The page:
48 x 60 in | oil finger painting on canvas
A young blonde woman looking through time faces a lamp, her backlit arm resting on a wooly mid-century pillow. Her hairstyle dates her to the late 1950s or 60’s, but her eyes are looking past whatever is in front of her—her mind is not in the present. The red velvet of the chaise sofa glows in the bottom edge. The light plays in the gossamer strands of her hair.
The model is an inspiring individual named Jean-Marie. She is the epitome of a modern Renaissance woman: bold and mystically powerful. She does readings with a pack of angel tarot cards that have brought her friends optimism and joy. By day, she’s an enchanting waitress in the Rainbow Room at the top of the Rockefeller in New York. By night, she writes songs, channels lyrics with her eyes closed, and directs her own music videos. Her band is Zen and the Twin Paradox. She posed for six hours while I drew her from life in my studio, my dear friend Nick Kova captured some of the process.
Jean-Marie is a contemplative, wonderful, dear friend and fellow creative. Together, we love to research the supernatural: sacred geometry, occult knowledge, healing arts, light beings, telepathy, and channeled texts.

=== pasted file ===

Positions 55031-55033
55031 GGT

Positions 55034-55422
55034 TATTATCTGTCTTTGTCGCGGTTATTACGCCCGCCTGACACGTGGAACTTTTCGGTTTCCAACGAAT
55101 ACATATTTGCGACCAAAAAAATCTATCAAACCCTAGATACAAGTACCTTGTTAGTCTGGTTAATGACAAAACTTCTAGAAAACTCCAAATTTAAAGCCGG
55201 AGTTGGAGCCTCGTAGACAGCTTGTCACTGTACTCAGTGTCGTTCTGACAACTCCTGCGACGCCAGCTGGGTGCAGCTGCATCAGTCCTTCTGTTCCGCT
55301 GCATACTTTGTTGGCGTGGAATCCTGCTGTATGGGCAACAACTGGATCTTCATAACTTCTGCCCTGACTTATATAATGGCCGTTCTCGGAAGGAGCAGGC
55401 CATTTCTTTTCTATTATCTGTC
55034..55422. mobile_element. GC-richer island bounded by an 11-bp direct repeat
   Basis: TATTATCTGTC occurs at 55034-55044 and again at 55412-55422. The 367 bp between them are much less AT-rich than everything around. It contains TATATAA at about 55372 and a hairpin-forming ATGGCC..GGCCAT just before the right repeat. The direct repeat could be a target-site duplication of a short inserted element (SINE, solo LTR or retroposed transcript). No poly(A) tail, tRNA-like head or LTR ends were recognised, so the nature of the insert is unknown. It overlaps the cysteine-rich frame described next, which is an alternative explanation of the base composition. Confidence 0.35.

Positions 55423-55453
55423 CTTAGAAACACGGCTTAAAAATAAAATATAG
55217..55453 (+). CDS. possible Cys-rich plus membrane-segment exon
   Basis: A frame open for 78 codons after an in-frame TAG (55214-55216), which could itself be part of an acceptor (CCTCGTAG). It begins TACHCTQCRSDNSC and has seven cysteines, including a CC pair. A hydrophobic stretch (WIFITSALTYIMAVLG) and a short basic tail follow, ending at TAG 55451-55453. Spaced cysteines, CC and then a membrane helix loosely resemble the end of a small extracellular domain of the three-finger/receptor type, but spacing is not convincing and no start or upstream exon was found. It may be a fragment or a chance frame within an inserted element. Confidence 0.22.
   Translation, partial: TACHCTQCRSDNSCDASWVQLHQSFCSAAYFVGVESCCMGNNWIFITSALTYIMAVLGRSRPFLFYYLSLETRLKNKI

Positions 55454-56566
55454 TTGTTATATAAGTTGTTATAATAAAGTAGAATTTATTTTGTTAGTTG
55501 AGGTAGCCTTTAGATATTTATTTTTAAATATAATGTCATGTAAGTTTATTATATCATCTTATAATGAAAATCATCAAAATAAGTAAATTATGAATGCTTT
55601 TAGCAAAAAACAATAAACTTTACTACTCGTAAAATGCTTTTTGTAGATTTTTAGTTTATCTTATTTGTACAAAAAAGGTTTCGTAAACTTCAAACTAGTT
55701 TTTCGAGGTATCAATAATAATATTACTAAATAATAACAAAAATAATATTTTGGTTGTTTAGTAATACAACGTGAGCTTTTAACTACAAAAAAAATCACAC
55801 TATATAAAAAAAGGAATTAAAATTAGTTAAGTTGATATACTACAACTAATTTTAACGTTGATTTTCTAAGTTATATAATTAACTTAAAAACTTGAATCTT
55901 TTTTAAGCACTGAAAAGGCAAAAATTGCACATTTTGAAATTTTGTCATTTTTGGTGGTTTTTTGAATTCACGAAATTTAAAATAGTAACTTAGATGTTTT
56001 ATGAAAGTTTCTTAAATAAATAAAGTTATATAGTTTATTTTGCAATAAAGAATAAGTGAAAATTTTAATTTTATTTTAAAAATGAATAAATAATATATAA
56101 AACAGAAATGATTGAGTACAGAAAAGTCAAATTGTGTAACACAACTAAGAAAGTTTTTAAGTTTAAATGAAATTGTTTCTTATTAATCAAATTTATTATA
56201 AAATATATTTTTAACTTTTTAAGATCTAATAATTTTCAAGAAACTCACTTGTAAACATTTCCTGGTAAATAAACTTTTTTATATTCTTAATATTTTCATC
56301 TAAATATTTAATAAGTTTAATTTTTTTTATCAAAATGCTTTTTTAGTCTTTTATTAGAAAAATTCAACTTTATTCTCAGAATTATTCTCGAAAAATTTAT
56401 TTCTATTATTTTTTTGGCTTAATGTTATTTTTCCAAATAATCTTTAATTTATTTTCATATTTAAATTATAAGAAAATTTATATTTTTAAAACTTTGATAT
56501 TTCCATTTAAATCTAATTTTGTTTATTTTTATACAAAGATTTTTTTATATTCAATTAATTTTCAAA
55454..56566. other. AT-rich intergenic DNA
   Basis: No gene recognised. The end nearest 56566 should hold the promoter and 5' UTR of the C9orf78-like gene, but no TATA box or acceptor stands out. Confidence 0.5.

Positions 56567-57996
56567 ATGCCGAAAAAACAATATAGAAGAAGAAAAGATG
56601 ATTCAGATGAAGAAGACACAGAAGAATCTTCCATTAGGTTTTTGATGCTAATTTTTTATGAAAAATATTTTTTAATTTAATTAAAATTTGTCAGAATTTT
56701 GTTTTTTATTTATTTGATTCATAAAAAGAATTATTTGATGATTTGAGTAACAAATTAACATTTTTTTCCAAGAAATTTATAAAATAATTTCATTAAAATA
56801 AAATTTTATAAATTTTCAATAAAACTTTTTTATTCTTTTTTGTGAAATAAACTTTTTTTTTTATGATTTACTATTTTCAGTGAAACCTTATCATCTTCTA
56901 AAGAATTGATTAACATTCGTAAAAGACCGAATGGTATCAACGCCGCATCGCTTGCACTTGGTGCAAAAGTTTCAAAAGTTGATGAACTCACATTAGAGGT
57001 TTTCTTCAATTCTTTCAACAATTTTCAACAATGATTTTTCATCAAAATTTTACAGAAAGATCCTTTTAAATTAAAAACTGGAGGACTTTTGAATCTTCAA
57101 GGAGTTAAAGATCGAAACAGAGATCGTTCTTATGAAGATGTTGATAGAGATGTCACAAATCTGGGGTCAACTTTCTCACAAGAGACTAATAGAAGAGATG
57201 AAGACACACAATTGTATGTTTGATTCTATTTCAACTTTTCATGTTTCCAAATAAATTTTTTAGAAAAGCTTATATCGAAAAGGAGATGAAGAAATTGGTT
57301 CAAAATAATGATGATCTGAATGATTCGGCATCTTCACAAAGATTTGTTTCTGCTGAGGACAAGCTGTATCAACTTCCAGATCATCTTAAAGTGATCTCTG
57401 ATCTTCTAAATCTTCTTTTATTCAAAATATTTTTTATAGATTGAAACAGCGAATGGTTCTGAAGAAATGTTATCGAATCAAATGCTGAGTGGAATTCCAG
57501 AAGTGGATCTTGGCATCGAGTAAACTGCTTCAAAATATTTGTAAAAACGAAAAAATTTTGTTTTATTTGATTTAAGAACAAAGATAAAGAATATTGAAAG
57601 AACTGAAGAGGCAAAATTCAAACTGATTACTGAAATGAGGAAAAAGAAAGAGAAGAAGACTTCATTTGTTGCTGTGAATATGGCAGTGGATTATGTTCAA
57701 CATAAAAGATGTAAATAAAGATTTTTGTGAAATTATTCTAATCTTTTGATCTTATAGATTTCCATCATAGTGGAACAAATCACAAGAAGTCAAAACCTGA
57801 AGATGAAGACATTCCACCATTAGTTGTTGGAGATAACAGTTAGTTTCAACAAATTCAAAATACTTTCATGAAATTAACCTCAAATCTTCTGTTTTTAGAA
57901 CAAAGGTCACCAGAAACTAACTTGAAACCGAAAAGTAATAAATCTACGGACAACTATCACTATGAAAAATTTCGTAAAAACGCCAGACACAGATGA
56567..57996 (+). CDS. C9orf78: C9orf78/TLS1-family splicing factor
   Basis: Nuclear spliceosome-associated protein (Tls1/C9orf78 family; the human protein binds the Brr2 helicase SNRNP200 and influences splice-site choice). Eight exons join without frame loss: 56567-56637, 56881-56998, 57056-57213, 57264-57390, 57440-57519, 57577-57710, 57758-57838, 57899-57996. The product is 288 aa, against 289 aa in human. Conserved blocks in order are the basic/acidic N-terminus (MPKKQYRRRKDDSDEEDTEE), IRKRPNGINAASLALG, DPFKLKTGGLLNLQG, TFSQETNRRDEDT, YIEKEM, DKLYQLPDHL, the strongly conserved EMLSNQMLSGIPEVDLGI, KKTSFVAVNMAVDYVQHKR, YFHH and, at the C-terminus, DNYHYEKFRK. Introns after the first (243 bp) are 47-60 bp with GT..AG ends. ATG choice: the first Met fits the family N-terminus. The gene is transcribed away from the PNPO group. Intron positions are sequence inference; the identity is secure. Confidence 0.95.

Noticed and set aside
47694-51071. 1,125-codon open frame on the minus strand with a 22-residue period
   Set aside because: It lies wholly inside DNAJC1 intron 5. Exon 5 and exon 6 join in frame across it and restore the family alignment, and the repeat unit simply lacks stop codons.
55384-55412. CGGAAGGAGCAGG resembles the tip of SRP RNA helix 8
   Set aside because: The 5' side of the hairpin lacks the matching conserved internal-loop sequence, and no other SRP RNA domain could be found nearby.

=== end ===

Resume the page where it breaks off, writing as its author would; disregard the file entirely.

This painting is a celebration of shape. The negative space of her arm creates a sharp triangle that is repeated in the pattern of her velvet geometric dress with a bright red waist sash. Initially, the dress was black, but that was too simple. After it dried, I went over it with the broken glass pattern, and you can still see the finger painted texture below the blue and red on the dress, like a design stitched into a fabric.
While most of my other works capture motion, the pose here is uniquely still. Usually, my pieces contain accidents of swirling colors, but this painting is defined by tight, controlled, precise movements. This is a finger painting, even her face, which forced me to work larger than life. I really let my fingers flow through her hair to carve out parallel tracks. My favorite part of whole piece is the gentle orange glow on her bicep, where all the colors in the painting converge.